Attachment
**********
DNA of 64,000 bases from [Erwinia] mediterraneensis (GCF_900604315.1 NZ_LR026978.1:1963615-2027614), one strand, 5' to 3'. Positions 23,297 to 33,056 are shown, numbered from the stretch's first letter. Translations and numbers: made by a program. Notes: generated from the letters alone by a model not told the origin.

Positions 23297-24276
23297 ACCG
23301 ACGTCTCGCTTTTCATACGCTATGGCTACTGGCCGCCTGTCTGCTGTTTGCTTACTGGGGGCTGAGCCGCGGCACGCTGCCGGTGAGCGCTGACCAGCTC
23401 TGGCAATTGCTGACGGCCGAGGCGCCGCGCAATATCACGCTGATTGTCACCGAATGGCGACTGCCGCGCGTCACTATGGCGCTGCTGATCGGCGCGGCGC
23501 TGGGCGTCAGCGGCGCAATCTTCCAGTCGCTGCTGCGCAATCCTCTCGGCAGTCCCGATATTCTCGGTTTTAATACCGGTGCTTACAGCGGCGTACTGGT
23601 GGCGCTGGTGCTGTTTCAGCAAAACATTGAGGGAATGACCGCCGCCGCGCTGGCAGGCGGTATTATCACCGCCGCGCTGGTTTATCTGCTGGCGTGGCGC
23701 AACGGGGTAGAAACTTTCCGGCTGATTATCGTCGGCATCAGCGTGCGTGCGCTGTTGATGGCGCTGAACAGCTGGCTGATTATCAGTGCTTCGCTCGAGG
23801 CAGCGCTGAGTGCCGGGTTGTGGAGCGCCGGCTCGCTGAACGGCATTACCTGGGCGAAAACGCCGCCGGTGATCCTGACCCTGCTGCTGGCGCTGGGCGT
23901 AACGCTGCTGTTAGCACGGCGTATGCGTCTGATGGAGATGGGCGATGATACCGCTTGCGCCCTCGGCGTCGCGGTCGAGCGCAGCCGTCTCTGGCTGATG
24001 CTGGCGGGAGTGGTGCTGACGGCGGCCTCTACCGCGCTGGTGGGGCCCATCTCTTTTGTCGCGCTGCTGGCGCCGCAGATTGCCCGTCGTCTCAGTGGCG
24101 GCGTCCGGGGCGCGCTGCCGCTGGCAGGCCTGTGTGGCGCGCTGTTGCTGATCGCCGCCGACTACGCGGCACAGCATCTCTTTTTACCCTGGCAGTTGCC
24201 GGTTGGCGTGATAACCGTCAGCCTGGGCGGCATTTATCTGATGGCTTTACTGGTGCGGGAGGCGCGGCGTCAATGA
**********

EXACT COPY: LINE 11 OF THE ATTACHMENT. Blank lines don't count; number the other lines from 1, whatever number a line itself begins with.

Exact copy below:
24001 CTGGCGGGAGTGGTGCTGACGGCGGCCTCTACCGCGCTGGTGGGGCCCATCTCTTTTGTCGCGCTGCTGGCGCCGCAGATTGCCCGTCGTCTCAGTGGCG